I couldn’t help notice the resemblance between the Wells High School logo and the Indian chief on the buffalo nickel. Usually, the image on a nation’s coinage represents the highest esteem possible. Evidently, that form of acknowledgment is no longer in vogue.

The United States has depicted Native Americans on several of its coins. Along with the nickel (1913-1938) is the $5 incuse gold piece (1908) – “incuse” referring to the recessed lettering on the coin, a feature, at the time, that was both praised and condemned.

Controversy also centered on the Indian head penny (1859-1909). Rumors persist today that James B. Longacre put a headdress on his daughter Sarah and used her as the coin’s model. The controversy was still evident in 1997 when artists for the Sacagawea design were instructed to “be sensitive to cultural authenticity and try to avoid creating a representation of a classical European face.”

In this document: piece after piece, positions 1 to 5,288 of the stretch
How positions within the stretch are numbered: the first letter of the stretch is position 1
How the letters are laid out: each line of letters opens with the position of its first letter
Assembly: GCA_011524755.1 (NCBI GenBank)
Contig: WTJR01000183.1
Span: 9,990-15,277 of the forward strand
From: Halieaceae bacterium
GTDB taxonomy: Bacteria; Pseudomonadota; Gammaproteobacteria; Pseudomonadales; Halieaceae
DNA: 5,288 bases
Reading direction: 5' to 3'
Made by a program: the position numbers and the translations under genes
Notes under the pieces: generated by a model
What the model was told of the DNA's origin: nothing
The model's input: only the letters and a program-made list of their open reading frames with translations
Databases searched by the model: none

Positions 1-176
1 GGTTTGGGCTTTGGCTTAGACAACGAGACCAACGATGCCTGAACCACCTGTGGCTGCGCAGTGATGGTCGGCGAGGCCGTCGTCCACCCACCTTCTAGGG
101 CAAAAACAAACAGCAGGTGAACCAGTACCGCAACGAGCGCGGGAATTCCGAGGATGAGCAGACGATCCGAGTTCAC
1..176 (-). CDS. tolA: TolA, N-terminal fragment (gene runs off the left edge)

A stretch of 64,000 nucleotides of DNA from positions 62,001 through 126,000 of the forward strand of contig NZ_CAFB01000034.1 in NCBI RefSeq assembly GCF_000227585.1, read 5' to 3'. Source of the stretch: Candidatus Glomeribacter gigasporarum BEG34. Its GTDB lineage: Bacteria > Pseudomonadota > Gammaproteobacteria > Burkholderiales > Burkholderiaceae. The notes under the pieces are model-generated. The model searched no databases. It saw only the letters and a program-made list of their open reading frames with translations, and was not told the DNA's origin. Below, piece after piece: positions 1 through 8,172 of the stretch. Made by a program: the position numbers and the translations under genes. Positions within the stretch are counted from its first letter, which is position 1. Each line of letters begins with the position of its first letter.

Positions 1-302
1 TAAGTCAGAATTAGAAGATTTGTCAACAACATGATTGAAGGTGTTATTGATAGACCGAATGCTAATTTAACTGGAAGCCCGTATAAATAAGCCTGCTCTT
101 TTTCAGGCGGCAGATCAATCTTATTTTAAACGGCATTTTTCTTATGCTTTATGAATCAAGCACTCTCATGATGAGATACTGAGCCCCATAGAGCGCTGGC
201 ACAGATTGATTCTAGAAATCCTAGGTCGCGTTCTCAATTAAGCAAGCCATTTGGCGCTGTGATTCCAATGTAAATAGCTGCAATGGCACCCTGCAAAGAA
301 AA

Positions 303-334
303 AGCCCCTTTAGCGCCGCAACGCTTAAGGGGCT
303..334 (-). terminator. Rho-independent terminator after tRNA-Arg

We assume that when Wells High adopted a portrayal of an Indian warrior as its mascot, the idea was to acknowledge certain characteristics connected to warriors throughout history: namely, courage, bravery and a willingness to sacrifice themselves for the common good.

Sensitivities are evident, but to spend tens of thousands of dollars to eliminate all signs of the Wells High School mascot is a little emotionally overdone.

Robert Denbow